additional temperature rise of 30°C , then we should use a
value of 80°C , when calculating the resistivity of copper.
This responds to :

The resistance per unit length of conductor is given by:
Step # 11 Calculate the copper Losses, Pcu
For Honeywell POWERLITE™ C-Cores , the mean turn
length is approximated by:

The total resistance for the winding is given by:

If the current has a significant high frequency component
then the resistance of the winding will increase due to the
skin effect. The skin effectin high frequency designs can be
minimized by using Litx or foil windings.

The copper lossed can be calculated:

Pcu = I2 rms Ω tot Watts                              Pcu = (26)2 (13.26)(10-3) = 8.96 W
Appendix C demonstrates how to calculate the rms current
of a complex wave form.

Step #12 Calculate the ac Flux in the GAP ( and Core )

Step #13 Calculate the Core Losses

For Honeywell POWERLITE C-Cores, recall that the losses
are given by the expressions:

Note: ƒsw in kHz

Step #14 Estimate the Convective Surface Area
Painstaking accuracy can be employed to calculate the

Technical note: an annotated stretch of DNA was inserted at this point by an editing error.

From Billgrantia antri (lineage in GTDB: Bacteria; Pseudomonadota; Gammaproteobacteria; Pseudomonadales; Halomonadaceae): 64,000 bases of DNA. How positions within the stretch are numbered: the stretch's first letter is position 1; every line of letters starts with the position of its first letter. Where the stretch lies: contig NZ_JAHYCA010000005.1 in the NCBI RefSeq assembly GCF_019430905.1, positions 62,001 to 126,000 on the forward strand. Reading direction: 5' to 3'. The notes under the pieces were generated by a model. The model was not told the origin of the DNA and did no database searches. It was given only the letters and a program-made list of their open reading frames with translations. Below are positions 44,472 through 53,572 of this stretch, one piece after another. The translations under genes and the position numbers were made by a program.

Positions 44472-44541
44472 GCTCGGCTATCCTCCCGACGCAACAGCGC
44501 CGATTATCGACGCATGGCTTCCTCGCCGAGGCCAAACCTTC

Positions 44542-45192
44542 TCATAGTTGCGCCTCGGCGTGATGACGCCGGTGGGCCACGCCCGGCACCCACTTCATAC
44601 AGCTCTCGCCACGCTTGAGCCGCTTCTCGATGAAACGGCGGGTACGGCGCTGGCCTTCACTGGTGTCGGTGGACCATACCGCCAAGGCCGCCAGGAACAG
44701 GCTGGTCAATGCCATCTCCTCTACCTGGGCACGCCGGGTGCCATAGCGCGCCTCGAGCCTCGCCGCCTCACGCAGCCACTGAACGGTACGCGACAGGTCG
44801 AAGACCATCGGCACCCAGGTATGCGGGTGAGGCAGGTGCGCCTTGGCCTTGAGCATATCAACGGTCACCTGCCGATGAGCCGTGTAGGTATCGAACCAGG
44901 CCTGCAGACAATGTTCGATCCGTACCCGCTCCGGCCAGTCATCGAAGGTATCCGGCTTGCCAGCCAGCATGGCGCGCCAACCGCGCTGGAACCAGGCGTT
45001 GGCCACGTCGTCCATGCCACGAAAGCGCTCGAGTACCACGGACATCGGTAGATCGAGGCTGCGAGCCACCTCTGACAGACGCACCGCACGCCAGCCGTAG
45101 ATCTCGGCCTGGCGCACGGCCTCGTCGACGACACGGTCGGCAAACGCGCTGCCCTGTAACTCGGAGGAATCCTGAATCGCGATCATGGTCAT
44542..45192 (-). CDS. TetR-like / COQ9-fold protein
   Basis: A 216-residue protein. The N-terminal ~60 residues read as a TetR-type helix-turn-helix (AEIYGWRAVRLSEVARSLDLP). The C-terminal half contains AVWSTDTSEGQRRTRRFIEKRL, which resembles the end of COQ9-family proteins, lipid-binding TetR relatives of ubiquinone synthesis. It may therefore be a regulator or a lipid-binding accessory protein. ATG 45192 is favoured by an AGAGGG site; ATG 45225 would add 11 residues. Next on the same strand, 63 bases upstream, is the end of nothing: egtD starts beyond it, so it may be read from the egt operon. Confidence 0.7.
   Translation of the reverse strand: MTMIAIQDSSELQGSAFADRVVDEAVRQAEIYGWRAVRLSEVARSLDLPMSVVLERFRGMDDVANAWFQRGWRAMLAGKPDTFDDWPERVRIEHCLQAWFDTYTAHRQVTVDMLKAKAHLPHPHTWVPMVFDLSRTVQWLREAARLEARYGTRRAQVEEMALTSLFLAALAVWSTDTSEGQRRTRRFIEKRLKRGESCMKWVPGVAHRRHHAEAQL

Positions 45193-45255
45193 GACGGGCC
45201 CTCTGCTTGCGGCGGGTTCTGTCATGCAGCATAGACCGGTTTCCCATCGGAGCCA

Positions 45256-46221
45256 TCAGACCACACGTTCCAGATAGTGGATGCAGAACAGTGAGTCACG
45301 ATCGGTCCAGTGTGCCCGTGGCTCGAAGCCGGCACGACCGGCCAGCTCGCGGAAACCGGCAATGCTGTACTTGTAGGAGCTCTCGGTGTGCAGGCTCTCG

actual surface are of the wound component. However the
boundry layer associated with the natural convection in the
air tends to round off the surface contours and so the
effective convective surface area is approximated by the
surface area of a box barely enclosing the wound
component.

For Honeywell POWERLITE C-Cores, this area is
calculated as follows:

Step #15 Calculate the Approximate Temperature Rise

The temperature rise of the wound component can be
apporximated by using the formula below:

Efforts should be made to make Pcore ≈ Pcu to optimize the
design.

Note: Ptot in mW

Step #16 Determine the effect of the dc Bias on the value of inductance.

The procedure so far has assumed that there will be no       Referring to the graph of AL vs. H in the POWERLITE C-Core